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Poem by John Henry Newman


A Thanksgiving


Lord, in this dust Thy sovereign voice
First quicken'd love divine;
I am all Thine,ЧThy care and choice,
My very praise is Thine.

I praise Thee, while Thy providence
In childhood frail I trace,
For blessings given, ere dawning sense
Could seek or scan Thy grace;

Blessings in boyhood's marvelling hour,
Bright dreams, and fancyings strange;
Blessings, when reason's awful power
Gave thought a bolder range;

Blessings of friends, which to my door
Unask'd, unhoped, have come;
And, choicer still, a countless store
Of eager smiles at home.

Yet, Lord, in memory's fondest place
I shrine those seasons sad,
When, looking up, I saw Thy face
In kind austereness clad.

I would not miss one sigh or tear,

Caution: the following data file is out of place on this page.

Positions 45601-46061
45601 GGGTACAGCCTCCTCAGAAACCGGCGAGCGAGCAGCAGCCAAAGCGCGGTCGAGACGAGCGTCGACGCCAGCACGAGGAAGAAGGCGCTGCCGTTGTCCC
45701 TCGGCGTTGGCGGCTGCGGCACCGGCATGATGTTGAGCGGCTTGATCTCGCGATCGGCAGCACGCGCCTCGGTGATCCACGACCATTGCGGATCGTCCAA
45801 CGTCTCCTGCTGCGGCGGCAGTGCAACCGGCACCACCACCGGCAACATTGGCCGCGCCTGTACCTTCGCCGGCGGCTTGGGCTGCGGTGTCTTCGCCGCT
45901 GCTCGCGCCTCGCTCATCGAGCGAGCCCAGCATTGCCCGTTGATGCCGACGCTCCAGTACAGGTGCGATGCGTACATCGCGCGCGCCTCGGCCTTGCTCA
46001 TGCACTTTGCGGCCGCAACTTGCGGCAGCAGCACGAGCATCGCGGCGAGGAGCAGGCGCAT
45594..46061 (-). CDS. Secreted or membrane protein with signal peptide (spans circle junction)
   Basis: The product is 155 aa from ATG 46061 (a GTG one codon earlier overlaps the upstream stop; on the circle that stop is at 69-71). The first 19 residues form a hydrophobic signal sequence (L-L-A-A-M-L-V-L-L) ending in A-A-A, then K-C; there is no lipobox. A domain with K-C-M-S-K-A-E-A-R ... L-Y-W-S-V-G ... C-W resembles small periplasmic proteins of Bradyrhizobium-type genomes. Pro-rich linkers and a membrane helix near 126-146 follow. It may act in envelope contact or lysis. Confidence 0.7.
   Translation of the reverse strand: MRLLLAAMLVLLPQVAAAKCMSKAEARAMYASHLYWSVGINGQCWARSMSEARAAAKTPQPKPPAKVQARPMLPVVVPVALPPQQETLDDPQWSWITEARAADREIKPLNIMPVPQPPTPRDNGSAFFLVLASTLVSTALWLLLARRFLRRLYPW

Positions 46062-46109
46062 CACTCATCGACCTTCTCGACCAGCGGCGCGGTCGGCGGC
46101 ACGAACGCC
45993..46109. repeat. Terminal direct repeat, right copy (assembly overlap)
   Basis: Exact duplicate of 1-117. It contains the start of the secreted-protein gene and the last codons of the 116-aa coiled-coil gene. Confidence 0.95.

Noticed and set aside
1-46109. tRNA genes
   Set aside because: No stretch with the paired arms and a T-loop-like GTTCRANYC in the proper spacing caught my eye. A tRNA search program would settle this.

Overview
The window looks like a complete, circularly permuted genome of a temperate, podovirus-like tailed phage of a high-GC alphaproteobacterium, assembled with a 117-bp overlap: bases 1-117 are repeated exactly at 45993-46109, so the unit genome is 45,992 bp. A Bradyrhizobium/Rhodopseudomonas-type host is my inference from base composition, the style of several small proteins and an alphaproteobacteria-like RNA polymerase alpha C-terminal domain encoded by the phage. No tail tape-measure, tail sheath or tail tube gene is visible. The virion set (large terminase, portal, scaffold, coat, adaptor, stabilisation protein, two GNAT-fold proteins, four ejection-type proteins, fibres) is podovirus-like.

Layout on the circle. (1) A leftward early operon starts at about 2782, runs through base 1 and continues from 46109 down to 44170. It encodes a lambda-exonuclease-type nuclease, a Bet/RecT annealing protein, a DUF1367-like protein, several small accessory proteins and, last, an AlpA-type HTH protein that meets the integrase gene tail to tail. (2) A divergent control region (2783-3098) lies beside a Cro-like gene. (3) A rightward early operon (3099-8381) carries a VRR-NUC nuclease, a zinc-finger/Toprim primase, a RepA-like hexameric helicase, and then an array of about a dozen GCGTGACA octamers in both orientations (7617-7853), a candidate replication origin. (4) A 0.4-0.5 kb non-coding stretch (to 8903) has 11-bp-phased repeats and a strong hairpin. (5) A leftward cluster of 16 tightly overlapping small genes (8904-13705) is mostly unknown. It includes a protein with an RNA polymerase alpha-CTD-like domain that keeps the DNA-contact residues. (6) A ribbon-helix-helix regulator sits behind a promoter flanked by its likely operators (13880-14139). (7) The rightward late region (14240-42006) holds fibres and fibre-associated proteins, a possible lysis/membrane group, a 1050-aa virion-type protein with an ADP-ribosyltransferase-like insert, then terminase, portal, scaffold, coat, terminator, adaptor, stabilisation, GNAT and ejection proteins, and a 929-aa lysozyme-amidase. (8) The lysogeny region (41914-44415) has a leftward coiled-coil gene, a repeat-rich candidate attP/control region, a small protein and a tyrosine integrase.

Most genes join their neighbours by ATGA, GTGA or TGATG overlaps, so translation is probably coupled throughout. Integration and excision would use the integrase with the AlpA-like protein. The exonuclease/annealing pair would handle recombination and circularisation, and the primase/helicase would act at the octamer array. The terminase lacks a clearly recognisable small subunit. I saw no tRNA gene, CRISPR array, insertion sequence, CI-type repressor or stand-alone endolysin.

Heart-pang, or throbbing brow;
Sweet was the chastisement severe,
And sweet its memory now.

Yes! let the fragrant scars abide,
Love-tokens in Thy stead,
Faint shadows of the spear-pierced side
And thorn-encompass'd head.

And such Thy tender force be still,
When self would swerve or stray,
Shaping to truth the froward will
Along Thy narrow way.

Deny me wealth; far, far remove
The lure of power or name;
Hope thrives in straits, in weakness love,
And faith in this world's shame. 



                      John Henry Newman


John Henry Newman's other poems:
  1. Opusculum
  2. Behind the Veil
  3. England
  4. Solitude
  5. Flowers without Fruit


Poems of the other poets with the same name:

  • William Henley A Thanksgiving ("From brief delights that rise to me")

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